The special gifts that the universe makes us
Astrophysicist Sibylle Anderl guest of Trento's MUSE
We don’t pay much attention to it because it’s a bit like the air we breathe, but knowledge is really something special. When we bring an unknown phenomenon into sharp focus or make an only seemingly familiar experience less obvious, it is as if we have access to a new space, and the effect of stepping into this intangible place is similar to the amazement that grips us in the mountains when, after a long walk in the woods, a clearing, a lake or a snowy peak opens up before our eyes. At that point, our senses are all revived together, the lungs dilate and energy suddenly multiplies.
From this point of view, there is arguably no more special science than astrophysics. Given the staggering, often bewildering nature of its field of study, it is not surprising that the description of the movement of the stars and the realization of the mind-boggling dimensions of the universe and the forces at work in it were the ground on which the modern Scientific Revolution took shape and came to popular attention. Such things like galaxies, black holes, the Big Bang, the continuous expansion of the universe, stars being born and dying, imperceptible cosmic radiation, but also the constant reference to colossal forces, sidereal distances and boundless time coordinates, make anyone’s eyes widen and challenge not only common sense, but also the ability of those who deal with it professionally to make complete sense of their work.
In her beautiful book L ‘universo e io (Solferino, Milan 2018), German astrophysicist Sibylle Anderl gave voice to this state of mind by explaining first to herself and then to her readers why her discipline is at the same time special and ordinary, adventurous, but also completely compliant with the standards of rationality that have guided the investigations of the natural sciences since the times of Bacon and Galileo.
There is, however, another aspect of the cognitively “special” nature of astronomy which has been captured precisely in the title of Anderl’s book. The link between the universe and the self in fact draws attention to the importance that the sky, and the relationship with the sky, has always had for our species. In the end, it was above all this topic the one discussed on the occasion of the event organized by the MUSE in Trento on June 14, 2022
Even disregarding religious symbology, it does not take much effort to realize that the celestial vault has represented throughout the millennia a map or mirror in which the most sensitive people, or those with the most vivid imagination, have searched the solution to the riddles of existence or a possible consolation for their infinite pains: an uncertain reflection of the stability, harmony, incorruptibility or suggestive figurations (constellations, omens, laws) that for centuries human beings have traced or believed they traced in the firmament.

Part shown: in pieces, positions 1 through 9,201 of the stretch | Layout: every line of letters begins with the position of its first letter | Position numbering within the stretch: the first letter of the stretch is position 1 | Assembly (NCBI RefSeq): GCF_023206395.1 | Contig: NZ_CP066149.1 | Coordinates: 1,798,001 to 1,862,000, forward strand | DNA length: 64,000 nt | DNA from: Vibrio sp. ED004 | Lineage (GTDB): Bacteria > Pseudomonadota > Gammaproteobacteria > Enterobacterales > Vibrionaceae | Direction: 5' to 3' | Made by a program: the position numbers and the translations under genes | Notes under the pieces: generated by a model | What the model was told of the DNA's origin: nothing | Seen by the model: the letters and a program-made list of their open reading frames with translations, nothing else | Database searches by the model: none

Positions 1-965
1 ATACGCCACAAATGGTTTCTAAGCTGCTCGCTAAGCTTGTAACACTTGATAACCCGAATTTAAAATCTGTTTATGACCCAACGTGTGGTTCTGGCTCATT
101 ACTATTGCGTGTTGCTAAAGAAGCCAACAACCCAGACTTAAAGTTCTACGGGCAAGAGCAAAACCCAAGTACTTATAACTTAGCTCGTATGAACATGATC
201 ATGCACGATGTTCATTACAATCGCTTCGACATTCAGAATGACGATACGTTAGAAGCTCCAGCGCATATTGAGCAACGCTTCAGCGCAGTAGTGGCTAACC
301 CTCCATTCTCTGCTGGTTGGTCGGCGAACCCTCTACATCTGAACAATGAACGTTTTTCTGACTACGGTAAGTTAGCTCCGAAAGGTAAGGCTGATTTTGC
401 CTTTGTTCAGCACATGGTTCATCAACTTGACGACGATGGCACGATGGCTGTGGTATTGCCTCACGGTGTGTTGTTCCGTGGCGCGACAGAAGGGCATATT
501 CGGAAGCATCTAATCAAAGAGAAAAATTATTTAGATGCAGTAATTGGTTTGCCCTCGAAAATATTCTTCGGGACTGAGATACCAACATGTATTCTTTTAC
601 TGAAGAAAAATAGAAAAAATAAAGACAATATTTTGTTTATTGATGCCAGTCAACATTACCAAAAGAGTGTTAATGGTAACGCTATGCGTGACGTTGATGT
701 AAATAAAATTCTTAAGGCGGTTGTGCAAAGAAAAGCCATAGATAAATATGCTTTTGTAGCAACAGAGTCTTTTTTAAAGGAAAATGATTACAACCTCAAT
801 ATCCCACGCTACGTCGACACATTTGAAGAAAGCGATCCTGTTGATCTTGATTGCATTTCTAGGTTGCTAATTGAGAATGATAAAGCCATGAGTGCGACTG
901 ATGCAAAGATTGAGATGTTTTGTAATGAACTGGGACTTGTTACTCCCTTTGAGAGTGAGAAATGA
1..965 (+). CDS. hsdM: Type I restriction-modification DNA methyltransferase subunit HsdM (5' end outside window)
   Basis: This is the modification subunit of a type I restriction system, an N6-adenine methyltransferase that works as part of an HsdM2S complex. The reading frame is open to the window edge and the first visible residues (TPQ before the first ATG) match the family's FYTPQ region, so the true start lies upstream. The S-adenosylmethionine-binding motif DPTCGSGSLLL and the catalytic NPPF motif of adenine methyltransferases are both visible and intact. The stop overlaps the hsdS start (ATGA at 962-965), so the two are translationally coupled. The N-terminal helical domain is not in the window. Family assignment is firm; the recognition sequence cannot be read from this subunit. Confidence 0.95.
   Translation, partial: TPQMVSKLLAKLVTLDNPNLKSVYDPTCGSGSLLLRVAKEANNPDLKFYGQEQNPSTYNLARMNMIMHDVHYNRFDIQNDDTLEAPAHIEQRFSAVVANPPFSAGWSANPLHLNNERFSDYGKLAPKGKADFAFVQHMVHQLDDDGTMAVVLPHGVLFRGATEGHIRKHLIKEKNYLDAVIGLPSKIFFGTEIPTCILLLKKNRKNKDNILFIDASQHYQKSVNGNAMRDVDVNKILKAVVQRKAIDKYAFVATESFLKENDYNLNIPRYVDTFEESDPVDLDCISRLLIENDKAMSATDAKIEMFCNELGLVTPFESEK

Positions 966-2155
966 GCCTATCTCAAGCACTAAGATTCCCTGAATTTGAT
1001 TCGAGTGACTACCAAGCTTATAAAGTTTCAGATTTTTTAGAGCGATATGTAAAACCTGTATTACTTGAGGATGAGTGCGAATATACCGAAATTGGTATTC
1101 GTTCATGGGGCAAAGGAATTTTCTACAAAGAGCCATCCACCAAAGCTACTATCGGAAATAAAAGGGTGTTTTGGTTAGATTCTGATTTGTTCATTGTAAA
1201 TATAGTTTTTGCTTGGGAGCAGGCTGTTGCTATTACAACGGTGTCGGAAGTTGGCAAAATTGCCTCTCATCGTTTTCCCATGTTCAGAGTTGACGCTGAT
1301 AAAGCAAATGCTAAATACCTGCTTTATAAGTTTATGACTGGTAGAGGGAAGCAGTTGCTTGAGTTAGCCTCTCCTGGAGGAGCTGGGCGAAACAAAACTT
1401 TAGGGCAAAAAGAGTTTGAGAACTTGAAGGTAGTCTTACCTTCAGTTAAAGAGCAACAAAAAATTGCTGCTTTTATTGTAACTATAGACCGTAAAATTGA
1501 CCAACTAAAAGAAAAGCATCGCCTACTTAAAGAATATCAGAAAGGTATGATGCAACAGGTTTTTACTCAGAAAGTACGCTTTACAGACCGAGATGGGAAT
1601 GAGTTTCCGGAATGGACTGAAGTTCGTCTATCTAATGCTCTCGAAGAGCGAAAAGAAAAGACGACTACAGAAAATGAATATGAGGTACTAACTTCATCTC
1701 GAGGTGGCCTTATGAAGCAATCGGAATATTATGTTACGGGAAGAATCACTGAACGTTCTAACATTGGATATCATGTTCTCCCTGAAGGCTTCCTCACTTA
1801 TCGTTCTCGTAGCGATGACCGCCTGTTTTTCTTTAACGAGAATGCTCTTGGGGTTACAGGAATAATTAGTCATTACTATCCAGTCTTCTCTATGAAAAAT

Indeed, the sky, first of all, is the bottomless backdrop that makes the impression in us of being able to experience it all the more astonishing, i.e., that there exists a sui generis space–thought–in which everything is simultaneously present and connected by invisible nexuses.
Although it is true that as a rule only reliable information, incontrovertible evidence, sophisticated theories, no-nonsense explanations, in two words rigorous knowledge instead of the kind of wisdom that was once derived from contemplating the heavens is expected from good scientists, Sibylle Anderl nonetheless gladly accepted the challenge and wondered if there is not a way to make scientific knowledge a form of wisdom a little closer to understanding through suffering, knowing how to be personally touched, as discussed in a famous Chorus of Aeschylus’ Agamemnon. Is giving up wisdom really the inevitable price that must be paid for the advancement of knowledge? Or can also those who work today with the necessary detachment of astrophysical phenomena treasure what the philosopher from Agrigento Empedocles argued two thousand five hundred years ago, namely that for human beings “the blood that surrounds the heart is thought“?
From the attention that Sibylle Anderl dedicates to the subtleties that characterize astronomical investigations it seems to be possible to deduce that she too, from time to time, expects a pinch of wisdom from the sky and that, in the epistemic puzzles generated by the efforts necessary to get to learn about an immense universe from a tiny yet significant nook, has found a source not only of knowledge, but of insight, even of wisdom.
This is perhaps enough, then, to return to the unembarrassed question of whether the study of the universe might not make us a little wiser and perhaps even prompt us to enter into a new alliance with nature that, if not quite on a form of mirroring, at least leverages an enigmatic variety of resonance. The hope, after all, is always the same: that, from this renewed effort of thought will arise the reasons and intelligence to change our lives for the better.